5 YOU NEED TO TAKE YOUR INHALER ONLY WHEN YOU HAVE SYMPTOMS
“Most people with asthma are prescribed a preventer inhaler – usually brown – which should be taken every day,” explains Dr Whittamore. “It’s this preventer inhaler that could stop people having an asthma attack and save their life.
“It builds up your protection against asthma triggers over time, making you less likely to have a potentially life-threatening attack.
“When people with asthma come into contact with an asthma trigger their airways get narrower, making it more difficult to breathe and causing symptoms such as wheezing, coughing and breathlessness.
“A blue reliever inhaler gives instant relief by opening up the airways, making it easier to breathe again.
“If you need to use your reliever inhaler more than three times a week speak to your asthma nurse or GP.”
Hospitalisations for asthma have plateaued and deaths have reached their highest rate in a decade.
6 ASTHMA IS EASILY TREATED
Because it is not as high-profile as other conditions, many people may assume that those with asthma are getting the care they need.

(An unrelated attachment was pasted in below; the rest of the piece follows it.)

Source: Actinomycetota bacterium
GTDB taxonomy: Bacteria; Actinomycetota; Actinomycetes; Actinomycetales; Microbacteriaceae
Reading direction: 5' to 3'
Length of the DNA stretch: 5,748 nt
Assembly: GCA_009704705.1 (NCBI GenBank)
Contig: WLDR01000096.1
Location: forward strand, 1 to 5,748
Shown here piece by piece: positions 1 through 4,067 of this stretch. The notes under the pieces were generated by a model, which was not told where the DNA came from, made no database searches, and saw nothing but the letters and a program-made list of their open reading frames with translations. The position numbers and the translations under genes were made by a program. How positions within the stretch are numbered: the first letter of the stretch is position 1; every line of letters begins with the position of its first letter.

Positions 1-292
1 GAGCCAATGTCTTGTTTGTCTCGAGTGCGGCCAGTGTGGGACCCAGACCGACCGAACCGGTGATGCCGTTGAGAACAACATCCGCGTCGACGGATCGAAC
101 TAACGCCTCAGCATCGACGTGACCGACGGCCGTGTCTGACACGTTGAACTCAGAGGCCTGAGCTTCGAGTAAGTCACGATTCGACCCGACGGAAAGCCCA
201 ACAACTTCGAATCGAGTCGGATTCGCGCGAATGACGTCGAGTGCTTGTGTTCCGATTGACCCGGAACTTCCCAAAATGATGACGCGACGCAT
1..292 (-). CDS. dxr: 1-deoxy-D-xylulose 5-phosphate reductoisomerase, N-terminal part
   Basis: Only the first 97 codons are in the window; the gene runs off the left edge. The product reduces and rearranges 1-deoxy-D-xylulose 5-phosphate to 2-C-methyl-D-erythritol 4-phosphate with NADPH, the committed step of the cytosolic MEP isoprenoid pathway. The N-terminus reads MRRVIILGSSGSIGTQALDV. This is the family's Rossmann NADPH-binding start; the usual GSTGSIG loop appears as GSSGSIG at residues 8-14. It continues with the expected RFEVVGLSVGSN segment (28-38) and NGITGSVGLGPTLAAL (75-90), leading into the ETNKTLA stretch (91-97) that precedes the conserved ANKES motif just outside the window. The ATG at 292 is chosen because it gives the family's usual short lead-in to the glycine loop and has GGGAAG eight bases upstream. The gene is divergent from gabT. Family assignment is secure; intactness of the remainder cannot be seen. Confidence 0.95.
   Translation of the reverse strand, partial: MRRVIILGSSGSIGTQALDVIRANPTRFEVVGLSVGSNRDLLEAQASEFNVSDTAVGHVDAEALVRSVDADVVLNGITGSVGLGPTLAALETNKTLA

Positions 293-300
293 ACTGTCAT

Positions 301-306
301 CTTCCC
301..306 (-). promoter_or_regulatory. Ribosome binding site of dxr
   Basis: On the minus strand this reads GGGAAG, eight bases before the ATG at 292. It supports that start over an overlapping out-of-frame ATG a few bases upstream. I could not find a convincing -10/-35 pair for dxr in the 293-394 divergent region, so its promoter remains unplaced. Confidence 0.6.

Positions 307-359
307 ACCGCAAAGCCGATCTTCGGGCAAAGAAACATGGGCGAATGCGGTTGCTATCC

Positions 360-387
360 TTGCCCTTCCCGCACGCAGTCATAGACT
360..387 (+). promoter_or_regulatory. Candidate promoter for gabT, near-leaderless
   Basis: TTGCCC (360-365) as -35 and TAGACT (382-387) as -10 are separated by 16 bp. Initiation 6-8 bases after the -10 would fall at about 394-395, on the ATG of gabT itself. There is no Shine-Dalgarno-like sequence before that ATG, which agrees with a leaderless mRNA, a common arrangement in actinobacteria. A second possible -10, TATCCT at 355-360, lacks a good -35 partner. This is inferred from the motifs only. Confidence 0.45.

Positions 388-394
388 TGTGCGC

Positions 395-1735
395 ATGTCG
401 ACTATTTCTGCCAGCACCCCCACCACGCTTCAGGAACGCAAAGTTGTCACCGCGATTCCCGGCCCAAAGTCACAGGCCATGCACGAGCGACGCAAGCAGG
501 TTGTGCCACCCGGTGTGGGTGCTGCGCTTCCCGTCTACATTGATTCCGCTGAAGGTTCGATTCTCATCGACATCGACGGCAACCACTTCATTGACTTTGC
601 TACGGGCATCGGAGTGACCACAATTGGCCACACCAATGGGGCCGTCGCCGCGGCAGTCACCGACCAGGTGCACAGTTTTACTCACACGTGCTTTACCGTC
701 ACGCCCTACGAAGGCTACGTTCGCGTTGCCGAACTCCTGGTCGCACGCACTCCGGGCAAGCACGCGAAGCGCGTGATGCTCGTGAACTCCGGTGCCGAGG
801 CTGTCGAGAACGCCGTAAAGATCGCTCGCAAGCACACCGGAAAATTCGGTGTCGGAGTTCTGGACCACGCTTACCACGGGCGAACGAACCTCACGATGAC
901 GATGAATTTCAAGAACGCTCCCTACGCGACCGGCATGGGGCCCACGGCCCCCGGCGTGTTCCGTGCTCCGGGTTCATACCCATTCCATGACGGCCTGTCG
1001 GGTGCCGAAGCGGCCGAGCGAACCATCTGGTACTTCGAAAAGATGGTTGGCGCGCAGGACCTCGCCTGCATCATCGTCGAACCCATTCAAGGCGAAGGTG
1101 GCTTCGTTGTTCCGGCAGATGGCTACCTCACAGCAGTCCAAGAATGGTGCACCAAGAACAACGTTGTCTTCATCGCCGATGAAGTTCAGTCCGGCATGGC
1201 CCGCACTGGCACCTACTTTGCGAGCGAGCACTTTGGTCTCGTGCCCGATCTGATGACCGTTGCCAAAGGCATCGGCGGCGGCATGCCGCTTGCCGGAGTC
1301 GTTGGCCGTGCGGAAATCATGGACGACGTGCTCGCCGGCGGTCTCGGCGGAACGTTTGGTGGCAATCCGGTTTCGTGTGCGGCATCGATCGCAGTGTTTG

Unfortunately, this is far from the truth. Hospitalisations for asthma have plateaued and deaths have reached their highest rate in a decade.
“Many of these deaths from asthma attacks could be prevented if people with asthma get basic care from their GP or asthma nurse,” says Dr Whittamore.
“All asthma patients should get a written action plan which outlines how they can manage their asthma, an annual review to check their medicines are working and a check to ensure they are using their inhalers properly.”
Recent research reveals that in some cases having pets could actually prevent asthma.
7 PETS ARE THE MAIN CAUSE OF ASTHMA
“Many people think that pets are the big cause of asthma. All animals, including dogs and cats, produce dander, urine and saliva, which can trigger asthma but it’s not as common as people think,” says Dr Whittamore.
“New research shows that the most common asthma triggers are cold air, and colds and flu, followed by dust, air pollution, cigarette smoke and perfume.”
Recent research reveals that in some cases having pets could actually prevent people from getting asthma. This is because the “hygiene hypothesis” says exposure to a wide range of bacteria is necessary to develop the immune system early in life.